Canon Andrew Neaum

I arrived in the Diocese of Wangaratta in 1996, a refugee from the Diocese of Ballarat. I came with a wife, four children, two cats and several budgerigars. Our means of conveyance was not a leaky boat, but what my two girls’ schoolmates had derisively christened a “vegie van”.

Hail and farewell

I leave the Diocese of Wangaratta in 2013, a retiree in a freighter, not a refugee in a “vegie van”. Diana and I head off across the Pacific, through the Panama Canal to Philadelphia in the United States. There we will meet up for three or four brief days with another Wangaratta old boy, Father Peter French, a Chaplain at Princeton. Then we catch another freighter which will deposit us in Antwerp. From there we will find our way to England.

It has taken me sixty seven years since my birth to drift ever further and further eastward back to where I began. The slowest of circumnavigations. Since the age of six England has been to me over and over again both destination and point of departure, “ave atque vale”, “hail and farewell”, but always back to, rather than right round to. To approach the land of my birth, my cultural home, from the west by travelling east is different, is a circle completed, a vocation fulfilled, a retirement tentatively achieved.

Not always entirely honourable

My time in Wangaratta Diocese has been blessed but not always easy. I allowed myself to become involved in diocesan politics. I have been a strong and active proponent of the ordination of women in a Diocese whose Establishment for most of my time was very much the opposite. Too articulate and outspoken for my own good, too insensitive and scornful in telling to those in authority brute truth as I see, I have a few scars to bear for my presumption. All in a good cause though, even if sometimes almost asked for. My motives, after all and as always, too often mixed and so not always entirely honourable.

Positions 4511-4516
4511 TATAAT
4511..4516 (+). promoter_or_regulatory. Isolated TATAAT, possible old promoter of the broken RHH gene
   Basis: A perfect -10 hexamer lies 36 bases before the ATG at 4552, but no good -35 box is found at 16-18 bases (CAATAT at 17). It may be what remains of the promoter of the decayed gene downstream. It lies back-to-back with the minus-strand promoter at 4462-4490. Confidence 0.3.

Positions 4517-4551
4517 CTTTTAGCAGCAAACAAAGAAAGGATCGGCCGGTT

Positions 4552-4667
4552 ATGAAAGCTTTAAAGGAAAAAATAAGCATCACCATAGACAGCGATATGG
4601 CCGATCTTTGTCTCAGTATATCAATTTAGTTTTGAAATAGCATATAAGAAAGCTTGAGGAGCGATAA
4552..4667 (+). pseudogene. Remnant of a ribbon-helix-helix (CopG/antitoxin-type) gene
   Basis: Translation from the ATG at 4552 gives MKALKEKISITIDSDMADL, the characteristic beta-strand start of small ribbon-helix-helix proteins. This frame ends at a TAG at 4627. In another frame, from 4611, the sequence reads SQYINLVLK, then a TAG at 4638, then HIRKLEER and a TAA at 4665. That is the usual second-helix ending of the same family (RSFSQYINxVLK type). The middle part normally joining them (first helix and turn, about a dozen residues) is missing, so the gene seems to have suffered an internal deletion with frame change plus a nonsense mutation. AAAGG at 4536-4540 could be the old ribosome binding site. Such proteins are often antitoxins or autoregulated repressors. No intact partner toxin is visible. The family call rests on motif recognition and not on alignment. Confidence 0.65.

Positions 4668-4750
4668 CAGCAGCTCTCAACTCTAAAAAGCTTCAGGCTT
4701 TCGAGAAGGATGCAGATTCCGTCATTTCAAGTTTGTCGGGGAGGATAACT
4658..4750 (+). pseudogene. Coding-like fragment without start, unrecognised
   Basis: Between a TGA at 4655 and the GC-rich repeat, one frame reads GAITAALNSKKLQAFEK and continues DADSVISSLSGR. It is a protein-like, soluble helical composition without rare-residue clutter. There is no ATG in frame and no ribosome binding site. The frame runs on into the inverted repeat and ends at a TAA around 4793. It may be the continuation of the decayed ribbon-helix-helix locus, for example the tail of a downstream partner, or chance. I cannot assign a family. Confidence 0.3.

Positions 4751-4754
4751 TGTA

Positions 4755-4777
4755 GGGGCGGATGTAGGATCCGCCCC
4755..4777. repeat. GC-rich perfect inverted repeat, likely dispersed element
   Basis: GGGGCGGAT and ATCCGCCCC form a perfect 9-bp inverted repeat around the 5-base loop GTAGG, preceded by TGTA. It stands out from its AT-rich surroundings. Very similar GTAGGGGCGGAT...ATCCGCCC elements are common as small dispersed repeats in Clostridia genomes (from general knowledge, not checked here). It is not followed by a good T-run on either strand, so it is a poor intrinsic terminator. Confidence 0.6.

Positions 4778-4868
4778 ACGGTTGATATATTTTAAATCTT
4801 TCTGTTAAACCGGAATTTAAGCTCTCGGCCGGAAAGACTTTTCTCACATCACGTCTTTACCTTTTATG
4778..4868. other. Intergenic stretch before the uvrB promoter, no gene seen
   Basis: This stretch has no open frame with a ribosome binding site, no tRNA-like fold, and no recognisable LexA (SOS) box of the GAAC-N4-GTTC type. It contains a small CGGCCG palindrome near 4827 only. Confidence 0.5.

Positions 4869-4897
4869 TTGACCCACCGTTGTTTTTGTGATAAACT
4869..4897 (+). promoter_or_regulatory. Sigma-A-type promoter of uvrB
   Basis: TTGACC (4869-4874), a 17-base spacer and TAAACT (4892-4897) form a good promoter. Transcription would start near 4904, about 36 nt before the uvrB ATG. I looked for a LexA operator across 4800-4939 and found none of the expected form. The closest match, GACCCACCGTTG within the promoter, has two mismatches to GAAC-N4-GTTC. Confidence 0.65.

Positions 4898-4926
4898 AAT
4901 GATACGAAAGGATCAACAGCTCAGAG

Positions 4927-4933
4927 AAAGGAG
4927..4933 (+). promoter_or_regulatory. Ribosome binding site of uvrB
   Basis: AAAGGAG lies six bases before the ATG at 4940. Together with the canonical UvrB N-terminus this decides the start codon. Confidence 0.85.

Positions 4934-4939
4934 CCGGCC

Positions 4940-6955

Essentially a parish priest rather than a diocesan priest, I was dandled by parishioners on their knees from my birth into an English Vicarage in 1945. It is my parishes that have kept me sane and in touch with the wellspring of genuine faith, love and trust.

Fundamental sanity

I have been a parish priest for thirty eight years in seven parishes, happy in them all. My contentment has been in part due to an awareness of and openness about my own fallibilities and foibles. This has enabled me to feel and be recognised as much myself a parishioner as a priest, genuinely a part of the parish family, rather than an imposed “holier than thou” fraud and mountebank from outside.

Whatever fundamental sanity there is in Anglicanism, it resides more in the parish than in even the best of Dioceses. So thank you and farewell Wangaratta Diocese, but especially to your parishes. In particular St John’s Wodonga and St Augustine’s Shepparton, splendid, loving and forgiving, cockles-of-your-heart warming communities, heady mixtures of saint, sinner, rat bag, do-well and ne’er do well.


Our farewell is an ambivalent farewell, I am pleased to say. Another case of “ave atque vale”. We will be frequently returning. In the parish of Benalla there reside three of the Diocese’s most adorable parishioners. They will pull us back and back and back, granddaughters Meg, Susan and Hetty, as too their splendid parents.

My retirement too is ambivalent. I hope to remain a parish priest, but unsalaried, offering two days a week plus Sundays for nothing except a house. This is called “House for Duty” in England and should be hugely rewarding, the joys of the vocation with little of the stress. It is one of the ways rural parishes are able to maintain ministry. My parish priesting up until now has all been in Africa and Australia. So “In my End is my Beginning...” I return to make an end where it all began, in the country parish priesting of my father and my grandfather.